Last fall, researchers announced that cancer rates in the U.S. are dropping by an average of 2.1 percent annually, a rate nearly double that of decreases that first began appearing in 1993.

“That drop translates into more than 10,000 fewer cancer deaths per year,” says LIUNA General Secretary Treasurer, New England Regional Manager and LHSFNA Labor Co-Chairman Armand E. Sabitoni. “This is remarkable progress, but the most important thing for Laborers and our signatory employers is the way it was accomplished.”

It was not from miracle cures but rather, from more mundane improvements in prevention, early detection and treatment, especially in the more common, lethal cancers – lung, colorectal, breast and prostate.

Decades of efforts to get Americans and their health care providers to pay more attention to prevention and early detection are beginning to change patient behavior. Fewer Americans are smoking and more are getting mammograms, colonoscopies and other screening tests.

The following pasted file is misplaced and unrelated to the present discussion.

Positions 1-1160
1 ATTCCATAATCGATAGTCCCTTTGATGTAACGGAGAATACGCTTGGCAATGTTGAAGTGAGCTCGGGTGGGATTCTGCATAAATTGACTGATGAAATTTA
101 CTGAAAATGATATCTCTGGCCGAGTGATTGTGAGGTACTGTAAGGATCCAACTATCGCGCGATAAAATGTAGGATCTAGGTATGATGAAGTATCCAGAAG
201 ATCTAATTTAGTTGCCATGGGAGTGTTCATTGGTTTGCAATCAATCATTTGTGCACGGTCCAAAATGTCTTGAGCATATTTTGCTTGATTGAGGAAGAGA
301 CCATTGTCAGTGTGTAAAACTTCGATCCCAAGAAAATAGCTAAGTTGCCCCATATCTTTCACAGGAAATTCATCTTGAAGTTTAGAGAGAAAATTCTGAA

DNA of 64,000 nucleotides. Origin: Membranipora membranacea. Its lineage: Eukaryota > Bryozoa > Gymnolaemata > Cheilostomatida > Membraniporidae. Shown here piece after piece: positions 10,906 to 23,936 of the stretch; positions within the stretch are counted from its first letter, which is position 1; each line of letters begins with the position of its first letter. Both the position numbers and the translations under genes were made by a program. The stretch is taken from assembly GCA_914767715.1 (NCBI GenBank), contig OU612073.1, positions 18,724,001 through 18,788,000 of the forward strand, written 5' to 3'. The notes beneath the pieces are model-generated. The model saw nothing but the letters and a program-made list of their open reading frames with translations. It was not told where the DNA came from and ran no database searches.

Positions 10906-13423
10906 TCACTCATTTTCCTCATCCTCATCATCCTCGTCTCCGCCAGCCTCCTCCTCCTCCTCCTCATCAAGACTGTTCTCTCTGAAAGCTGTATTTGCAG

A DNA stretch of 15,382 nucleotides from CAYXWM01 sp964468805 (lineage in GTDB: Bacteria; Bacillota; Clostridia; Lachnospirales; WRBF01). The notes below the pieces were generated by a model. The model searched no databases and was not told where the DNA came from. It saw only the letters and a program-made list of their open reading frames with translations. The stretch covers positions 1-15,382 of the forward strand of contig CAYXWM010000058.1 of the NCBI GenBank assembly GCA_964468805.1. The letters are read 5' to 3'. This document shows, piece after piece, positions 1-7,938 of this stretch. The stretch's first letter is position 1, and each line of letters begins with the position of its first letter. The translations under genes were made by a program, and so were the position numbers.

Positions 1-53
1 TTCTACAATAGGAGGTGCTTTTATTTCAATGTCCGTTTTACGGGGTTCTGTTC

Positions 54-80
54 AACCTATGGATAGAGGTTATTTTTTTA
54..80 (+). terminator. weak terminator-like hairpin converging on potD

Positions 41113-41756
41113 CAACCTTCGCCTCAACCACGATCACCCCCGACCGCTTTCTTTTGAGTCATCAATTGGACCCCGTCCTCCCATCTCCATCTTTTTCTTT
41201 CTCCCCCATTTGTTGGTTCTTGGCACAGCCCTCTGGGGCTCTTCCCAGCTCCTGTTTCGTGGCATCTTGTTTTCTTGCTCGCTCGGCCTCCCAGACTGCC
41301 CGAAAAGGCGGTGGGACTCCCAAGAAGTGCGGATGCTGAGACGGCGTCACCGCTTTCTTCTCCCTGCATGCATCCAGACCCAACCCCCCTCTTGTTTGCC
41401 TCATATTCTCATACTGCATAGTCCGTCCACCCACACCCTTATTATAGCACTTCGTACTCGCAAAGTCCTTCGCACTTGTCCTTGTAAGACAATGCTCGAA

Nevertheless, cancer remains the second leading cause of death after heart disease, with almost 550,000 American deaths expected this year.

Because so much of the success in cancer prevention and treatment is attributable to lifestyle improvements and early detection, cancer experts are concerned about the rising number of Americans without health insurance. Those without insurance are less likely to see a physician before a condition becomes serious and possibly life-threatening.

“However,” Sabitoni points out, “many LIUNA health and welfare funds include benefits for routine exams and preventive services. Laborers should contact their fund office for specific information. Get the screenings and tests you need to protect yourself against the dangers of cancer and other serious diseases.”

The LHSFNA publishes a health alert with similar information, Medical Screenings and Health Exam Recommendations.

[Steve Clark]